I’m a city girl. The day I left home in Vancouver, my mother said, “Don’t marry an easterner.” I’m sure my mother didn’t have any real prejudice against easterners; she just wanted me to live a little closer to home, but I disobeyed her; I married a boy from Ship Cove.
If you consult a map of Canada you can see that the community of Ship Cove, on Cape Onion, is as far removed from Vancouver as possible, and outport life is as far removed from city life as you can get. That’s where the culture shock comes in; I just haven’t managed, yet, to cross the cultural bridge from city to rural life.
And that brings to my remembrance a high-speed chase on Route 437 last fall.
That November morning dawned crisp, clear, and cold. “It’s a perfect day to haul our wood home,” said Len, as he finished his morning tea (he should have had his wood home last summer, but he was away in St. John’s working).
Len doesn’t have a truck, but one of his brothers has a truck and one has a tow-behind. Both brothers were willing to help, so they picked Len up and drove to the gravel pit near Shoal Arm Hill on Raleigh Road to bring the wood home. A few hours later, two loads of wood were stacked in our back yard. Meanwhile, Eliza Colbourne, Len’s sister in L’Anse aux Meadows, put her spyglass to the window, looked across Sacred Bay, and noted that Len and the boys were hauling wood. “Winston!” she called, “Len’s hauling wood! Let’s go and help.”
I had some errands to run in St. Anthony and knew nothing of Winston & Eliza’s plans. Just before I left the house, the phone rang but, before I could pick it up, it disconnected. I noticed it was the Colbourne’s number and called back, but there was no answer.
Minutes later, I was on the road to St. Anthony. At Pistolet Bay Park I met Len and his brothers returning with a truckload full of wood. A short while later, I crested Fox Head Hill on Raleigh Road and noticed a vehicle driving ahead of me, and it looked remarkably like the Colbourne’s truck.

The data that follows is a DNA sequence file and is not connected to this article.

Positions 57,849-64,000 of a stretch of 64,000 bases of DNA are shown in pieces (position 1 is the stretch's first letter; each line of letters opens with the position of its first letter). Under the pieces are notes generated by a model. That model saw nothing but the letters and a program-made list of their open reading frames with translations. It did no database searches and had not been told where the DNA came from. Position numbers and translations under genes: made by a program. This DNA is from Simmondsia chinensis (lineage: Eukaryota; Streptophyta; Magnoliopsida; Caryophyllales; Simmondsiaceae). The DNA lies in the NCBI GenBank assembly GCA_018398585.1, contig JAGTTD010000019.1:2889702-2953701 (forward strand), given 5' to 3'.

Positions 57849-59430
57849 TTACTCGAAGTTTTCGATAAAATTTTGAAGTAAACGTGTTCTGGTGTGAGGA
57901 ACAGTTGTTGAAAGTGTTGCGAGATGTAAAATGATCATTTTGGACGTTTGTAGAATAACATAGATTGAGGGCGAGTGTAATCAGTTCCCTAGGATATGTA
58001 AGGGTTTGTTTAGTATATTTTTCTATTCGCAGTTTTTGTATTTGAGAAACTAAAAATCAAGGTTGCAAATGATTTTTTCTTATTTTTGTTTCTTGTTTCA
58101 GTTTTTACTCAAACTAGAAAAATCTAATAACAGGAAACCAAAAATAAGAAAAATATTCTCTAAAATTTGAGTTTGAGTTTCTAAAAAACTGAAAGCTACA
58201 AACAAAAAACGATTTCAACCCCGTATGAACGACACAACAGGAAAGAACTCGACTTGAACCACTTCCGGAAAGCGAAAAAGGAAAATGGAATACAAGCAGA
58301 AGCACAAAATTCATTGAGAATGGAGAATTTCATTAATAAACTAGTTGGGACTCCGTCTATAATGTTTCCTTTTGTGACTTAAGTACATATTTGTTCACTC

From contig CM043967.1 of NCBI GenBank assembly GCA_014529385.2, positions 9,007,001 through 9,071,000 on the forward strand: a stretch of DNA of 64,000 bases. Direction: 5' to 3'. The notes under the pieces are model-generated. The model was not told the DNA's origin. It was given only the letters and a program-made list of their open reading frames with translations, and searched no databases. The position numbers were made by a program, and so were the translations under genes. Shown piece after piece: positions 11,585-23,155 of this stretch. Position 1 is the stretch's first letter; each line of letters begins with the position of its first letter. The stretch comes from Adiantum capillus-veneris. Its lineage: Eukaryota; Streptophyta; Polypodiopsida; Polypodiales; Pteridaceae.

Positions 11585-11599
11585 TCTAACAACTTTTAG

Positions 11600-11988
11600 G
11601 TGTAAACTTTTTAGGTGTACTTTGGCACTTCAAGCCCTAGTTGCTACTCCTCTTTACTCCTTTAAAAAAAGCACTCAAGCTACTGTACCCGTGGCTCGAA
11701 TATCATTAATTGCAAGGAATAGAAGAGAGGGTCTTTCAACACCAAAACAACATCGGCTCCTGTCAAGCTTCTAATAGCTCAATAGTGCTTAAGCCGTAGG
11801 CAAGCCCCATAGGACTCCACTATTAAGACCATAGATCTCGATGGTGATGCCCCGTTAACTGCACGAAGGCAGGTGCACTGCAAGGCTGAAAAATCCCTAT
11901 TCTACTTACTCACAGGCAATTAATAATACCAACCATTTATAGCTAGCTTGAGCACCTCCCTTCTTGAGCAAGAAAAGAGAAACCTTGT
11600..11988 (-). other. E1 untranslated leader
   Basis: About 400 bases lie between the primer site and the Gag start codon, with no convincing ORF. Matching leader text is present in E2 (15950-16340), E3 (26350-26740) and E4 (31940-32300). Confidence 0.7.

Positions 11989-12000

“Can’t be,” I said, dismissing the possibility, “they only just phoned me before I left, and there’s no way they’d be driving away from Ship Cove. If that were Eliza or Winston, they’d be driving toward me.” (What I didn’t know then, was that they had been up and down the road searching for Len’s pile of wood, and had just made a U-turn)
The truck slowed down right near the gravel pit where Len’s pile of wood lay and, as I drove past, I thought again how much it looked like Winston and Eliza’s truck, but with the afternoon sun in my eyes, I couldn’t see the occupants. It seemed to me they must be ‘scoping out’ our pile of wood. Immediately, my ‘city thinking’ kicked in, and I thought, “That might be somebody looking to steal a load of wood; I’d better warn Len as soon as I get to town.”
Moments later, looking in my rear view mirror, I noticed the same truck speeding up behind me, headlights on, four-ways flashing. “What are those people up to?” I wondered. “They’re in a powerful hurry; I guess I’d better speed up.” The faster I drove, the faster they drove. In Toronto, you wouldn’t stop for people who drove their cars like that; you’d get out of their way as fast as possible. To my way of thinking, that was the only thing I could do.
At the branch road to St. Anthony, I rounded the corner on two wheels, barely stopping at the sign, and checked my rear-view mirror again. Ah! They were doing a U-turn and heading back down the road. What strange people, I thought. I’m glad they’re off my back…
Hours later, when I returned to Ship Cove and saw the black and white truck in our back yard, and Eliza and Winston unloading and stacking wood with Len and Rick and Bob—I knew I’d really messed up.
Five faces turned my way, and five people shook their heads in disappointment.
“Mary,” said Winston. “We chased you down the road to try to get you to stop. We only wanted to ask you which pile of wood was Len’s.”
It just goes to show, you can take the girl out of the city, but you can’t take the city out of the girl; at least not that quickly!